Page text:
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Teleservices: Making Listening and Spoken Language Services More Accessible to Families

Clarke Schools for Hearing and Speech provides children who are deaf or hard of hearing with the listening, learning and spoken language skills they need to succeed. Annually, nearly 1,000 children and their families benefit from programs and services at locations throughout the East Coast. But our reach goes beyond our physical locations.

Clarke’s tVISIT (teleservices Virtual Intervention Services for Infants and Toddlers) Program makes it possible for families to receive life-changing services from teachers of the deaf, speech-language pathologists and early childhood specialists—at home.

Young girl in red dress

This has been a game changer for children who are deaf or hard of hearing, like six-year-old Alison. Her mom, Sara, who struggled to find local listening and spoken language support, explains:

“Clarke has shown us that with hard work and access to resources, children can excel in listening and spoken language. Clarke came into our home weekly via teleservices from the time Alison was implanted [with cochlear implants] until she was three years old. Clarke has been such an integral part of our journey and Alison’s success.”

Sara is not alone in her experience: 97 percent of caregivers in Clarke’s teleservices program say it makes Clarke services more accessible to their family, and 93 percent report it has increased their confidence in their ability to help their child.

“Clarke has shown us that with hard work and access to resources, children who are deaf or hard of hearing can excel in listening and spoken language,” shares Sara. “They can be mainstreamed and learn alongside their hearing peers. Our children are simply differently abled, not disabled.”

Throughout their tVISIT sessions, Alison and her family worked with Jeana Novak, MA, MED, LSLS Cert AVEd, Coordinator of the Early Intervention Program at Clarke Philadelphia, who is shown in the photo above.

“Miss Jeana was able to model strategies for us in the beginning to use in everyday life,” notes Sara. “She encouraged us when progress seemed slow and celebrated with us when new milestones were reached. As Alison began to excel with her implants, Miss Jeana knew how to challenge her without frustrating her.”

Today, Alison loves playing t-ball and doing cartwheels. She is proudly attending a mainstream school and dreams of being a “mommy construction worker” when she grows up!

From July 2018 through June 2019, Clarke led more than 1,500 tVISIT sessions with families. This broad reach and progress like Alison’s is not possible without support from donors and funders like the Johnson Scholarship Foundation. This funding is vital in helping Clarke professionals provide services to more families.

Cindy Goldberg is the Chief Development Officer for Clarke Schools for Hearing and Speech. She’s dedicated her career to helping children and communities thrive through strategic fundraising efforts.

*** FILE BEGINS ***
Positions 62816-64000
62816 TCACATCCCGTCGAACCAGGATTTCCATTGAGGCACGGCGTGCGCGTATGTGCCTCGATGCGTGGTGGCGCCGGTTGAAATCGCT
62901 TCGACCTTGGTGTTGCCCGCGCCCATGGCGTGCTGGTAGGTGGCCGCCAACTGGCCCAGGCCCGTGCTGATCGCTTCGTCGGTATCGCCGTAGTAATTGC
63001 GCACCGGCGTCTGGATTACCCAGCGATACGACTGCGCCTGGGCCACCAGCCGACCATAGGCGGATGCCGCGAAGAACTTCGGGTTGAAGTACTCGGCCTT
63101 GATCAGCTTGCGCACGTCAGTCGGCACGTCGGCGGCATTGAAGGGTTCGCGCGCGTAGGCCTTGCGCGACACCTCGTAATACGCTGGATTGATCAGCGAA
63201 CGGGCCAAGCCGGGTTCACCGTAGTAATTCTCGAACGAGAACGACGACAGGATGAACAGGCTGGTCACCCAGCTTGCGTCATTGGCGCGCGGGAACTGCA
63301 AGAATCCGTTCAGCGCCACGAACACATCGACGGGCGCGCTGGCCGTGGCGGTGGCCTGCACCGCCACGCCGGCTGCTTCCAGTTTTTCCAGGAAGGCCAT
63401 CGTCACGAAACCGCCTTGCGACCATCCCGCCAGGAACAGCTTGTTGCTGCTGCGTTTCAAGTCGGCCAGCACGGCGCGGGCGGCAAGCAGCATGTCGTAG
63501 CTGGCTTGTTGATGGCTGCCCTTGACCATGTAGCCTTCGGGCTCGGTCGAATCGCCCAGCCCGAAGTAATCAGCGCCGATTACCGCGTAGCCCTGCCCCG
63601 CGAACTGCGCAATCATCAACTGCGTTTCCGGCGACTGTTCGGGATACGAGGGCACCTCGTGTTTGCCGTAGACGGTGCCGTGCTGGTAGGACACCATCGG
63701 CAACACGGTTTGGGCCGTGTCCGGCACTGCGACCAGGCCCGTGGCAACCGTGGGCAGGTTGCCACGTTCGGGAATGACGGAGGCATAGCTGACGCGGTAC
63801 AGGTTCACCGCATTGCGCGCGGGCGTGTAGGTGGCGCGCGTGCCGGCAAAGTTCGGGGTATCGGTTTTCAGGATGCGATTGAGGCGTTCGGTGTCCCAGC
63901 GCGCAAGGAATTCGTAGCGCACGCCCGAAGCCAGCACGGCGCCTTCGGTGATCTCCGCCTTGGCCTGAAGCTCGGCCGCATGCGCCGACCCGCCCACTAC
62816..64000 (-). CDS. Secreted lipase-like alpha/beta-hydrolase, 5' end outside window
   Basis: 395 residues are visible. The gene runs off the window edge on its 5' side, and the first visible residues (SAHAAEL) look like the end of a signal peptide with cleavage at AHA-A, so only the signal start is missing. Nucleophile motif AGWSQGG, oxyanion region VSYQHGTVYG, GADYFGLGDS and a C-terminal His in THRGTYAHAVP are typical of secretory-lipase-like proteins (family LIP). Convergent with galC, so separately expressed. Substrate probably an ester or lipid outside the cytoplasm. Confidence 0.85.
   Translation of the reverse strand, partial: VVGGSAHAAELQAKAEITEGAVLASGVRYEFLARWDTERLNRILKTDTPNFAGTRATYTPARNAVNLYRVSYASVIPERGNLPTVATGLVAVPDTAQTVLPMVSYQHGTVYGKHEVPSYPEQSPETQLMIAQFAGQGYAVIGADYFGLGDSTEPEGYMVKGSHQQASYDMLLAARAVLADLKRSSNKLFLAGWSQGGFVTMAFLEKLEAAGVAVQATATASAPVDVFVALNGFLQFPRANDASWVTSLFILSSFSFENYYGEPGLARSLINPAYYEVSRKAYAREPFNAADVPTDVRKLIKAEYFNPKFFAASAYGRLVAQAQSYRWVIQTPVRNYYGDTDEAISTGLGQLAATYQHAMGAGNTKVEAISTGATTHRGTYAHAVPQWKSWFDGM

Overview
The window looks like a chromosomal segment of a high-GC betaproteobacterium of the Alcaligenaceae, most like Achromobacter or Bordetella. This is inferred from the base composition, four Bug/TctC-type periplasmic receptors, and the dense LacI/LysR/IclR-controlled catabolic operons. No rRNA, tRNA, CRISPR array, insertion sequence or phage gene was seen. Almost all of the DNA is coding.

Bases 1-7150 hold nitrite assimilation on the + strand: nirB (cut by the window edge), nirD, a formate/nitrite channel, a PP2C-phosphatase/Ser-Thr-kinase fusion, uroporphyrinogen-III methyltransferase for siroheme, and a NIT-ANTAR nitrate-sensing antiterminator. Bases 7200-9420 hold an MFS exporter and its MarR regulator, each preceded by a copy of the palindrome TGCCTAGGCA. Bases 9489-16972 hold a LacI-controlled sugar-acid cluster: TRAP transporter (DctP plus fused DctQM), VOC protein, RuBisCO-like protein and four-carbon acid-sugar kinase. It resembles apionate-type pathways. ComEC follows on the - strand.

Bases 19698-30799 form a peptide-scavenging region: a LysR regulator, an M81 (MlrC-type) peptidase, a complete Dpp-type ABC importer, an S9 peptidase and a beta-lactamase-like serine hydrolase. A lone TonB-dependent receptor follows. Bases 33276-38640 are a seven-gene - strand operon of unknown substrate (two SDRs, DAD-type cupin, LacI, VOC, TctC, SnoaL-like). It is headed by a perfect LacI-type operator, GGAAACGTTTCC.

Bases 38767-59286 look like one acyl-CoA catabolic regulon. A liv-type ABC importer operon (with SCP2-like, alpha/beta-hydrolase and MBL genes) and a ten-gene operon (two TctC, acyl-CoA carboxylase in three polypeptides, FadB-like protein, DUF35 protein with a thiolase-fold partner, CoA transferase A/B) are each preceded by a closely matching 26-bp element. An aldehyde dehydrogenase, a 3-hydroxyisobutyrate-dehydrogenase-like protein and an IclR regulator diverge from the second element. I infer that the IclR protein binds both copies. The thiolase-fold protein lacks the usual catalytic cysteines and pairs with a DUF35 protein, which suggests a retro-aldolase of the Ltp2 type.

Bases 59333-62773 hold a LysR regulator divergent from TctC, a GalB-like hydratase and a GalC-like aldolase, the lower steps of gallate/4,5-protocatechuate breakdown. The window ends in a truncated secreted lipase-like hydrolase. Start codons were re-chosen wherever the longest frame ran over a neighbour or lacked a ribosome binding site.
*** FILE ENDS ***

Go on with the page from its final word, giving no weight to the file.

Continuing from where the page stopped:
We All Contribute to Mentoring and Caring for Students

This article first appeared on the website of the Center for First-Generation Student Success, an initiative of the National Association of Student Personnel Administrators (NASPA) and the Suder Foundation.

 

Working with students who are first in their families to attend college is a privilege. I have been one of these fortunate individuals for nearly 14 years at the University of Florida. I believe every college and university should have full-time professionals, in student affairs or elsewhere, dedicated to advancing access and success for this underserved population.

Beyond those of us with formal student affairs training, there are a myriad of campus professionals who can and do support first-generation students. I had the honor of sitting down with two such professionals at UF, one a custodial associate director and the other, an assistant professor. I doubt the two would ever have crossed professional paths had it not been for this conversation. Something special happened during that hour over coffee. They revealed important insight about the linkage of passion and action. I offer edited excerpts from our conversation to encourage you to expand your view of what it means to maximize employee talent to achieve what we’re all ultimately here to do – mentor and care for students.

Tanya Hughes, Associate Director, Building Services: There’s not a check-box on my job description that says I need to mentor students. But so much of my job is mentoring students. Nobody wants to do the hard work that we do: clean toilets, scrub floors, wash windows. But our work is student success. Clean spaces promote learning and achievement. I also empower my team to bond with students. They know how to refer to resources when we sense students are struggling. Parents trust us to keep an eye on their kids and we take that responsibility seriously. Yes, we’re here to clean, but we’re also here to connect and care for students. Not everyone on campus understands the vital role we play in student success, but I do and my team does. We are humble; we don’t boast. But I feel pretty sure that my custodial team has saved student lives. I definitely know we’ve impacted them. That’s what matters.